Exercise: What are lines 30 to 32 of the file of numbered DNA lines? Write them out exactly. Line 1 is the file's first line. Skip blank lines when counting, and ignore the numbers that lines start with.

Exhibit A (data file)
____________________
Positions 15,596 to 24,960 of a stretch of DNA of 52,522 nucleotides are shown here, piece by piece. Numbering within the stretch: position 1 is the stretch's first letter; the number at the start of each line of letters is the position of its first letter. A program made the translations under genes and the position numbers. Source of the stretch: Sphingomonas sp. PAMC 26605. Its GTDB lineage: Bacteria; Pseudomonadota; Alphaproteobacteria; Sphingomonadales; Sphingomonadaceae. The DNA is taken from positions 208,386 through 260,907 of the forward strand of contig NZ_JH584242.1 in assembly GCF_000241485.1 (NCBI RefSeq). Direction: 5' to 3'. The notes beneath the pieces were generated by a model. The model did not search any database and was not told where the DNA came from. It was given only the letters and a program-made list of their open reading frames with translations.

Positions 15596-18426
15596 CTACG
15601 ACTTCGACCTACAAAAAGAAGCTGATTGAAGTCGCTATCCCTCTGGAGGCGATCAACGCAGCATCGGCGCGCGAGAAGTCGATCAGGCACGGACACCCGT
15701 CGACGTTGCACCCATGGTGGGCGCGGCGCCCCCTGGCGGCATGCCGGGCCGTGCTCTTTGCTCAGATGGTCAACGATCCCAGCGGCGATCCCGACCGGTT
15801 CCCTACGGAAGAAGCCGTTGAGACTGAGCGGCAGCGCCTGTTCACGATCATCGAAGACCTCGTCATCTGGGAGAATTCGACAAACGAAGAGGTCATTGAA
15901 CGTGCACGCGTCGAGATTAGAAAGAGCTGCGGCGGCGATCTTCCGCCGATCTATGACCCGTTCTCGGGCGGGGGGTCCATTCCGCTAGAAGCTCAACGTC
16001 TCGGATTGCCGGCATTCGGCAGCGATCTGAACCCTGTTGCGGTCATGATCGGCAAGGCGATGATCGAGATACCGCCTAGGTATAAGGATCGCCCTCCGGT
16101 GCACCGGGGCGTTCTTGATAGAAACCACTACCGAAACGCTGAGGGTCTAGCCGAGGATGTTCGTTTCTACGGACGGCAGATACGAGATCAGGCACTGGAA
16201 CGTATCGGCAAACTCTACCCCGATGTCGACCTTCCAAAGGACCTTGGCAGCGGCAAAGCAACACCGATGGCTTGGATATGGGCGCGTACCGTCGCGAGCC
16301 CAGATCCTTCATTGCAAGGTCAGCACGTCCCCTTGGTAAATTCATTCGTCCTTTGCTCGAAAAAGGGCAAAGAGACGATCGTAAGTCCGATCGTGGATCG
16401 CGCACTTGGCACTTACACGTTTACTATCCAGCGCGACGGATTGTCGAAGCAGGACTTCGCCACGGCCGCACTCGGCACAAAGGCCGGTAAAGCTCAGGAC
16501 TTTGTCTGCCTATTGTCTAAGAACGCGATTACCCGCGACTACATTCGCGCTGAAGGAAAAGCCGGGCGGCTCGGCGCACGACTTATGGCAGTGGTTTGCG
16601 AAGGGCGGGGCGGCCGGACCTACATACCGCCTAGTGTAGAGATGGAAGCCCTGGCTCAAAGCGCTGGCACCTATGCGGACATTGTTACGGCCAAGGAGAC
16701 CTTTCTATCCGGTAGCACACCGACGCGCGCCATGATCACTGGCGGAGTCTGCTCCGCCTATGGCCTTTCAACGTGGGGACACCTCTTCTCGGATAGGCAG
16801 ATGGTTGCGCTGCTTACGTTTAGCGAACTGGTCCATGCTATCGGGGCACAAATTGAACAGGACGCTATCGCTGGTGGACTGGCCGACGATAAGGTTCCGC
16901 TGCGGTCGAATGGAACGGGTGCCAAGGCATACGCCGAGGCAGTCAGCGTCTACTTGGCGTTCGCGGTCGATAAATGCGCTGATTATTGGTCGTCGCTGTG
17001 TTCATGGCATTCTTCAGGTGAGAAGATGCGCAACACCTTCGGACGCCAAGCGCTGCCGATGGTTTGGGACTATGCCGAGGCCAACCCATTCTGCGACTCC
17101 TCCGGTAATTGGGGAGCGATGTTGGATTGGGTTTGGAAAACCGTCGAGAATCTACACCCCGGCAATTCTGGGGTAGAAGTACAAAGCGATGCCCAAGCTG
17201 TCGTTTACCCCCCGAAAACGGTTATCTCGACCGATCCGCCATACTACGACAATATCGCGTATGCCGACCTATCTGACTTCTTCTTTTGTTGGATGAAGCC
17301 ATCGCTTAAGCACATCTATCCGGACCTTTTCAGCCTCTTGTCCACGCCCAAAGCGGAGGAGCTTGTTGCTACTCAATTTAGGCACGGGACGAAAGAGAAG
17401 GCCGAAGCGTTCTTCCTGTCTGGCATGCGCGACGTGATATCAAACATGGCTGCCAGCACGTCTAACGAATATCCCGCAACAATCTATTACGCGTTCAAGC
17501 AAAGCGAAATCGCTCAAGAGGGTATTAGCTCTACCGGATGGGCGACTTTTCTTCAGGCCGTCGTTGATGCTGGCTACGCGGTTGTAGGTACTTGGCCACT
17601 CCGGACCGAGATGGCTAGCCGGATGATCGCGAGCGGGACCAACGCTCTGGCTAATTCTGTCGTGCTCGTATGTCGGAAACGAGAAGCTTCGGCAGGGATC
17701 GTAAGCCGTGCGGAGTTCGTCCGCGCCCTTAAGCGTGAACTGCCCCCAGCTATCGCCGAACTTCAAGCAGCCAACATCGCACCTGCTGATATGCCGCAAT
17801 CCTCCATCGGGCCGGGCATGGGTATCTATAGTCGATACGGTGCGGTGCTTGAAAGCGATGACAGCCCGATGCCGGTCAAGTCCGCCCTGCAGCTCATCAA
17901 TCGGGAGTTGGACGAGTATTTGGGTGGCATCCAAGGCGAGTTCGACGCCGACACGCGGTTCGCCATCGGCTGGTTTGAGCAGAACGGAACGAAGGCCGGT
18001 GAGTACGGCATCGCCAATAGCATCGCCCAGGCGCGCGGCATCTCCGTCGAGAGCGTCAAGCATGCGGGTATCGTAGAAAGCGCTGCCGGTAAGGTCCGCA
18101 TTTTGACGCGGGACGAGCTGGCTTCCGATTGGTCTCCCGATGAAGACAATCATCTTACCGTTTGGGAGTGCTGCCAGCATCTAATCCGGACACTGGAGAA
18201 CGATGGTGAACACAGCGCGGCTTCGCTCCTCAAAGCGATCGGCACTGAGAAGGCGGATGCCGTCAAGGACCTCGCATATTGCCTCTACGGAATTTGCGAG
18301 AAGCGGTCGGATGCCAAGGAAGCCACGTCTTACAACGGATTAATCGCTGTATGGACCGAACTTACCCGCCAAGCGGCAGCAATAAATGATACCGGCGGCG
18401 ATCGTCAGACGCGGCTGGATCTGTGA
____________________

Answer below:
18201 CGATGGTGAACACAGCGCGGCTTCGCTCCTCAAAGCGATCGGCACTGAGAAGGCGGATGCCGTCAAGGACCTCGCATATTGCCTCTACGGAATTTGCGAG
18301 AAGCGGTCGGATGCCAAGGAAGCCACGTCTTACAACGGATTAATCGCTGTATGGACCGAACTTACCCGCCAAGCGGCAGCAATAAATGATACCGGCGGCG
18401 ATCGTCAGACGCGGCTGGATCTGTGA